The WFIRST project office is located at NASA's Goddard Space Flight Center in Greenbelt, Maryland, and holds responsibility for overall project management. GSFC also leads development of the Wide-Field Instrument, the spacecraft, and the telescope. The Coronagraphic Instrument is being developed at NASA's Jet Propulsion Laboratory in Pasadena, California. Science support activities for WFIRST are shared among Space Telescope Science Institute (Baltimore, Maryland), which is the Science Operations Center; the Infrared Processing and Analysis Center (Pasadena, California); and GSFC.

Space agencies from four nations and regions, namely CNES, DLR, ESA, and JAXA are currently in discussion with NASA to provide various components and science support for WFIRST.[32][33] NASA has expressed interest in ESA contributions to the spacecraft, coronagraph and ground station support.[34] For the coronagraph instrument, contributions from Europe and Japan are being discussed.[34] A contribution from Germany's Max Planck Institute for Astronomy is under consideration, namely the filter wheels for the star-blocking mask inside the coronagraph.[35] The Japanese space agency JAXA is proposing to add a polarization module for the coronagraph, plus a polarization compensator. An accurate polarimetry capability on WFIRST may strengthen the science case for exoplanets and planetary disks, which shows polarization.[36][37] In addition to these potential partnerships, Australia has offered ground station contributions for the mission.[38]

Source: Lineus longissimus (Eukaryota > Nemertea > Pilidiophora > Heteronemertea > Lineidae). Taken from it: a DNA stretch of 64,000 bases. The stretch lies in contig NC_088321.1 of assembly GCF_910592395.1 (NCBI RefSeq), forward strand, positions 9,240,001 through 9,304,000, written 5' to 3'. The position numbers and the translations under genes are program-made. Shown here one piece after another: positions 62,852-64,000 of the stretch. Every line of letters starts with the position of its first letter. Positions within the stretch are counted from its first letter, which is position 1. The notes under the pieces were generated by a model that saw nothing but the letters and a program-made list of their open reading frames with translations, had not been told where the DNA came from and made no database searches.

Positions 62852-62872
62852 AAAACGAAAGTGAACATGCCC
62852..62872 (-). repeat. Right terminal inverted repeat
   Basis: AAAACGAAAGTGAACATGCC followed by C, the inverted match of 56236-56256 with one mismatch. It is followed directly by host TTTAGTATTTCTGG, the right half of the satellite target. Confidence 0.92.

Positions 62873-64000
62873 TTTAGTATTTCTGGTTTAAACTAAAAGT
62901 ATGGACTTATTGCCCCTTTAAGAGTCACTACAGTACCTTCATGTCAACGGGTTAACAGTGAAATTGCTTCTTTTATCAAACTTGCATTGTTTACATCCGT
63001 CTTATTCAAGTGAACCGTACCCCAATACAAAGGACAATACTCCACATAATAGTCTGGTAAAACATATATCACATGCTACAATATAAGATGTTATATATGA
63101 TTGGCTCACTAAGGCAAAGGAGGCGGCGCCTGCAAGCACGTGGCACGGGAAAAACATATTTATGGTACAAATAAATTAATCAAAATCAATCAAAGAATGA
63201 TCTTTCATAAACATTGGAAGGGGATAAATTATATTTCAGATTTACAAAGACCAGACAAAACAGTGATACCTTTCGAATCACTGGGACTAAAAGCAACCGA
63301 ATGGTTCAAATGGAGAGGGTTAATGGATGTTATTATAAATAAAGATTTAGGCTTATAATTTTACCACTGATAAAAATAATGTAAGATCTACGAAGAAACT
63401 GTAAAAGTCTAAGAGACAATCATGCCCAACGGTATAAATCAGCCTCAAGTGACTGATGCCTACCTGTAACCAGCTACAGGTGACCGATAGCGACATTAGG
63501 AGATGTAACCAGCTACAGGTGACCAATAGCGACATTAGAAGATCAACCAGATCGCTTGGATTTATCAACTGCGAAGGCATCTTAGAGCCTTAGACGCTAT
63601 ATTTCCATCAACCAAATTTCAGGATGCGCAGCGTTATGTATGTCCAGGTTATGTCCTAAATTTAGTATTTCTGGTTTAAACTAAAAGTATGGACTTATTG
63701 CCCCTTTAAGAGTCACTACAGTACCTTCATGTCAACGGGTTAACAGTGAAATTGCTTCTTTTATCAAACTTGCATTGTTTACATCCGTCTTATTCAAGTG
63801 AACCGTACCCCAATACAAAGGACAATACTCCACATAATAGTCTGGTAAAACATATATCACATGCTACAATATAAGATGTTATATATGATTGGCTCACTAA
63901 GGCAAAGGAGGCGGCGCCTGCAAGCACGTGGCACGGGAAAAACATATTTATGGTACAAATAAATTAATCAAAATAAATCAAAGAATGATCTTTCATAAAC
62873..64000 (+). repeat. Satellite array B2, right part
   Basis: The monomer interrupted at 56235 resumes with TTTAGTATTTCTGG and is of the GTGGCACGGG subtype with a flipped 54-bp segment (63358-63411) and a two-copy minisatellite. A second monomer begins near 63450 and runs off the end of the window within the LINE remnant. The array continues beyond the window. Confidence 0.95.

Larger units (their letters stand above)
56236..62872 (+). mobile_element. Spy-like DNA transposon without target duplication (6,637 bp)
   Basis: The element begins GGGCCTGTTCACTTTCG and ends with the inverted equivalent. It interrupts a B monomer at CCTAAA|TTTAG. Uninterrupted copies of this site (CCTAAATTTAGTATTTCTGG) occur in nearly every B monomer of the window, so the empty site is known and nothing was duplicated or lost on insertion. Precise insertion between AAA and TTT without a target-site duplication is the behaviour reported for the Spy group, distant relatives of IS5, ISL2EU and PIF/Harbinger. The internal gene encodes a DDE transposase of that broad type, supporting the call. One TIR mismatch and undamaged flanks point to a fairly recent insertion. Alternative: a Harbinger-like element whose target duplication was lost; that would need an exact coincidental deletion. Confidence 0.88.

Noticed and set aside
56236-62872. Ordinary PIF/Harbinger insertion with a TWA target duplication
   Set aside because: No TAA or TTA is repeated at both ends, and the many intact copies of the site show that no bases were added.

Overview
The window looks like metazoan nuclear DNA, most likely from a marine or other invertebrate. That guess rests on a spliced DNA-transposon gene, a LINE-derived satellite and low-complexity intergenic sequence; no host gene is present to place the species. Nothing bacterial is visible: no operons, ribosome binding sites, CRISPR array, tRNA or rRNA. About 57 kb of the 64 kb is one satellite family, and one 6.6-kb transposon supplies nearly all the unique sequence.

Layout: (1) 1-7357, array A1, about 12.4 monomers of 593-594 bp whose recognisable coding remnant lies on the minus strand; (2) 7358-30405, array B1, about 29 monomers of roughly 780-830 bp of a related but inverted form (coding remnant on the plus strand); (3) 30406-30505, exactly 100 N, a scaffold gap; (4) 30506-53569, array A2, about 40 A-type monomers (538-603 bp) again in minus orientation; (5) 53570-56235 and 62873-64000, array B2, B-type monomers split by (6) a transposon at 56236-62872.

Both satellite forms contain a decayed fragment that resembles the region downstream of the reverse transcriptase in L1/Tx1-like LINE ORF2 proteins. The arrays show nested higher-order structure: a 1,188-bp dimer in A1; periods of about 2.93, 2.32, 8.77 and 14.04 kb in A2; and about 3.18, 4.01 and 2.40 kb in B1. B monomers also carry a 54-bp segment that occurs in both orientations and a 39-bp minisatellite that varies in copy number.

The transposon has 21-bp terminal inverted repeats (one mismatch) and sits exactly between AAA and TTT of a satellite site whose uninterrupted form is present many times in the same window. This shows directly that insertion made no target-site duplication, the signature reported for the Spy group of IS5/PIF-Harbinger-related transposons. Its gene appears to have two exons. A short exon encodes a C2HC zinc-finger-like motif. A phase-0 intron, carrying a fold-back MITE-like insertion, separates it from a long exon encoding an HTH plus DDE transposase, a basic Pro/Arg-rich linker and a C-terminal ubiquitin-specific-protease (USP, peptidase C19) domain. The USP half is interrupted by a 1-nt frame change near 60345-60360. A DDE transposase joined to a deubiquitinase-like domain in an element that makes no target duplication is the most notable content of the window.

In 2011, the US National Reconnaissance Office (NRO) donated two space telescopes that it did not need anymore.[39] These telescopes are 2.4 meters across, about twice as large as the telescope that had been planned for WFIRST. As a result, the mission has been rebranded as WFIRST-AFTA, “AFTA” stands for Astrophysics Focused Telescope Assets.[40]

In May 2018, NASA awarded a multi-year contract to Ball Aerospace to provide key components for the Wide Field Instrument on WFIRST.[41] In June 2018, NASA awarded a contract to Teledyne Scientific and Imaging to provide the infrared detectors for the Wide Field Instrument.[42] On November 30, 2018, NASA announced it had awarded the contract for Optical Telescope Assembly to the Harris Corporation of Rochester, New York.[11]

The content is sourced from: https://handwiki.org/wiki/Astronomy:Wide_Field_Infrared_Survey_Telescope